How Secondhand Smoke Can Harm Adults, Children and Pets

Secondhand smoke has never been something that people typically enjoy, and the dangers of breathing in secondhand smoke have gotten more attention over the years. Delving into secondhand smoke facts in more detail, however, truly helps explain just how dangerous this threat is — and why, if you’re a smoker, you should consider putting down that pack for good (if not just for you, then for those around you).

Cigarette Smoke - MasterfileWhat Is Secondhand Smoke?

While some secondhand smoke facts are well known, others are not. Many people don’t realize that secondhand smoke refers not only to the smoke that wafts from the end of a burning cigarette, but also the smoke that is breathed out by the smoker. This smoke is not only unpleasant to be around, but it can directly cause life-threatening illnesses in some cases.

The Effects of Secondhand Smoke on Adults

If you live or work with a smoker, be aware that their habit is having an impact on your health:

The CDC reports that breathing secondhand smoke has an instant effect on a person's cardiovascular system. Even a slight exposure can damage the blood vessels and cause blood platelets to become stickier. Over time, these changes can result in heart disease and heart attacks.

People regularly exposed to secondhand smoke have a 20 to 30% greater chance of developing lung cancer than those who are not exposed as often.

Cigarette smoke contains around 70 cancer-causing chemicals including formaldehyde, benzene, vinyl chloride, arsenic, ammonia, and hydrogen cyanide. Even brief exposure can damage your body cells leaving them prone to cancerous changes.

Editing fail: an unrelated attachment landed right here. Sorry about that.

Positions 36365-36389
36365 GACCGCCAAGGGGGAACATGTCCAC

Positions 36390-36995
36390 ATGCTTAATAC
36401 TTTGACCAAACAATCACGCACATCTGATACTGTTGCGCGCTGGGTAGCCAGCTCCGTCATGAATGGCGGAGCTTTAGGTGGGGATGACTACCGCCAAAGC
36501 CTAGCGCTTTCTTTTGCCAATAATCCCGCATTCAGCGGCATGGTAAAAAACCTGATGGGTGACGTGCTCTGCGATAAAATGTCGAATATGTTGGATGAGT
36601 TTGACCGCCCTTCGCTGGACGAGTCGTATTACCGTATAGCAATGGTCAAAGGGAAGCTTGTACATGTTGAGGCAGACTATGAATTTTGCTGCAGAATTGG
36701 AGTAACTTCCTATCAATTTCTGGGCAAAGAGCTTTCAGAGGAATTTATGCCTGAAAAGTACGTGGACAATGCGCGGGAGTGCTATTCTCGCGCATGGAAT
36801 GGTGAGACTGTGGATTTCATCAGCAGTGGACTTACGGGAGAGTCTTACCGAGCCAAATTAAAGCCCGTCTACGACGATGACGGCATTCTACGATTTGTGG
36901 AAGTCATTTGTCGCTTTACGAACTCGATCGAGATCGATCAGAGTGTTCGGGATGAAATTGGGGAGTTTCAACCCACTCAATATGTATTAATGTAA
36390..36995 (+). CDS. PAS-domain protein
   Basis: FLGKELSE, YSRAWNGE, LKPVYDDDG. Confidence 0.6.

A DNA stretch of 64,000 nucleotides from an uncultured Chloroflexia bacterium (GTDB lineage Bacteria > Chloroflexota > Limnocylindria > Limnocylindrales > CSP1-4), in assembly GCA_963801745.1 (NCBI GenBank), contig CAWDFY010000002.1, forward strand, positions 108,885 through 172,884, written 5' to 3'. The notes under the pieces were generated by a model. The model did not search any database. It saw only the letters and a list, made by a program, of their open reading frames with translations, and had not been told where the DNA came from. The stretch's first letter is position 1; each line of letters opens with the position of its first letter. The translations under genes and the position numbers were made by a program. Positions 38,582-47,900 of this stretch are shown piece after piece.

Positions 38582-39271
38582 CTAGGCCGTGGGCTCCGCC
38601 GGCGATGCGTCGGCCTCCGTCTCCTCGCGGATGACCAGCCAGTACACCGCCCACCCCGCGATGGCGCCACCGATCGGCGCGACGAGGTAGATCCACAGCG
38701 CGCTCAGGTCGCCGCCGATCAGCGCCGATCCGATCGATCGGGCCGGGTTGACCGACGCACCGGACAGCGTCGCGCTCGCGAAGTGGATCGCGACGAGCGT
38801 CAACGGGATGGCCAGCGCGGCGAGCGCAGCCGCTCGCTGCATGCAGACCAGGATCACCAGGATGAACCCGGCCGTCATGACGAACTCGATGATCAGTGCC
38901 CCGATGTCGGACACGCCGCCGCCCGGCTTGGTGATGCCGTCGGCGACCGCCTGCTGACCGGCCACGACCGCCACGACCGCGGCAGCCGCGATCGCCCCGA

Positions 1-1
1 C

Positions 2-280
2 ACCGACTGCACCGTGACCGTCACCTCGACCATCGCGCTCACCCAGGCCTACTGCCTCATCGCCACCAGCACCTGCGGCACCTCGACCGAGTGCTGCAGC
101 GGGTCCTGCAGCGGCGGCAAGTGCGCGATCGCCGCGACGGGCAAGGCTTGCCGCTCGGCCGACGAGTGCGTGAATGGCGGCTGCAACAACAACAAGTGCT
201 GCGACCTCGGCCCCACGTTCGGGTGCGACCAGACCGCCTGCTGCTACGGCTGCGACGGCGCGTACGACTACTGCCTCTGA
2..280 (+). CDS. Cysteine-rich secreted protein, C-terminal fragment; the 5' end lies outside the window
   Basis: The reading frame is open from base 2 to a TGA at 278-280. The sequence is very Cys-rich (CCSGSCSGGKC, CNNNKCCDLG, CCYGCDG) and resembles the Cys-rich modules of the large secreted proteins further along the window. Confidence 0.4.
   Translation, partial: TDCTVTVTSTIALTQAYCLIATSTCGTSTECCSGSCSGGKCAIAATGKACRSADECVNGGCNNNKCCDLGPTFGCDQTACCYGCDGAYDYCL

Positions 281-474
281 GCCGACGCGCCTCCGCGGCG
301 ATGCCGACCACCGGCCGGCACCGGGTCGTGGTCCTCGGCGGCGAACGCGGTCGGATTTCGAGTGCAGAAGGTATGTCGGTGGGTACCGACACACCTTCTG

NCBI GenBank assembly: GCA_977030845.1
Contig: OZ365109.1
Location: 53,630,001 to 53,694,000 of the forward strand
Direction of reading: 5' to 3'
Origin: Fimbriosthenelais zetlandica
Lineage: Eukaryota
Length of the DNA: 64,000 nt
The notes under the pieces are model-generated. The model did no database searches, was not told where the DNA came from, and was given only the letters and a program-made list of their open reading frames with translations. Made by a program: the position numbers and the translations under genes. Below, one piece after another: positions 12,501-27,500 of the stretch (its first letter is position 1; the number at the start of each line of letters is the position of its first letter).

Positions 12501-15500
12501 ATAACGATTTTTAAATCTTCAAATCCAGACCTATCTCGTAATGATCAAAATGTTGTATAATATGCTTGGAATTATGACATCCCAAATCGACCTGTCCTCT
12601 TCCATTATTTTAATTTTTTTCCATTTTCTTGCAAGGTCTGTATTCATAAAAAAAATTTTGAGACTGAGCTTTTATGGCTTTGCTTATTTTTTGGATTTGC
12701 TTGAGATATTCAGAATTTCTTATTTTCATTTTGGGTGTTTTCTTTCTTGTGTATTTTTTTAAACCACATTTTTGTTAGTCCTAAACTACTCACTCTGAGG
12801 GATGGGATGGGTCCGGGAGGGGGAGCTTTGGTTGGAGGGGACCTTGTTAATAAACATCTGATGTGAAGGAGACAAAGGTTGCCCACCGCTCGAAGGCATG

The Effects of Secondhand Smoke on Children

The effects of secondhand smoke can be long-lasting for our littlest ones:

According to the Office of the Surgeon General, babies living in a home where a parent smokes are at a higher risk of sudden infant death syndrome. It is believed that the chemicals in the smoke interfere with the way the brain regulates breathing.

The Centers for Disease Control and Prevention (CDC) reports that children of all ages who are constantly exposed to secondhand smoke are more likely to suffer from asthma, respiratory problems such as pneumonia and bronchitis, and middle ear infections.

Children who grow up around smokers are likely to have smaller lungs and decreased lung function compared to those who come from non-smoking homes.

The Facts About Secondhand Smoke and Pets

Your pet is a living creature and is also susceptible to the effects of secondhand smoke. Like humans, there is a higher incidence of cancer in animals that live with a smoker; pets may also suffer from respiratory problems. Carcinogens from secondhand smoke build up on a cat's fur and are ingested as they groom. This can result in mouth cancer and feline lymphoma. Dogs are susceptible to cancer of the nose and sinus area.

Secondhand Smoke and Your Home

Secondhand smoke has a stale smell that clings to things in your environment, like furnishings, curtains and clothing.

Even if a smoker only puffs outside, their clothes and skin will pick up the smell of the smoke and transfer it to the interior of your home.

Inspiring Smokers to Stop

Speaking about secondhand smoke facts is a good way for you to discourage smokers from smoking in your home and workplace (although many workplaces have already put rules in place to assist with this). This could be just the nudge they need to quit. Never forget that your health and the health of those you love are at stake when breathing other people’s smoke.

By Debbie Roome

Sources:

Centers for Disease Control and Prevention. Health Effects of Secondhand Smoke. Available at: http://www.cdc.gov/tobacco/data_statistics/fact_sheets/secondhand_smoke/health_effects/ Accessed: May 27, 2011

U.S. Environmental Protection Agency. Health Effects of Exposure to Secondhand Smoke. Available at: http://www.epa.gov/smokefree/healtheffects.html Accessed: May 27, 2011

Publication Review By: the Editorial Staff at HealthCommunities.com

Published: 16 Jun 2011

Last Modified: 23 Aug 2011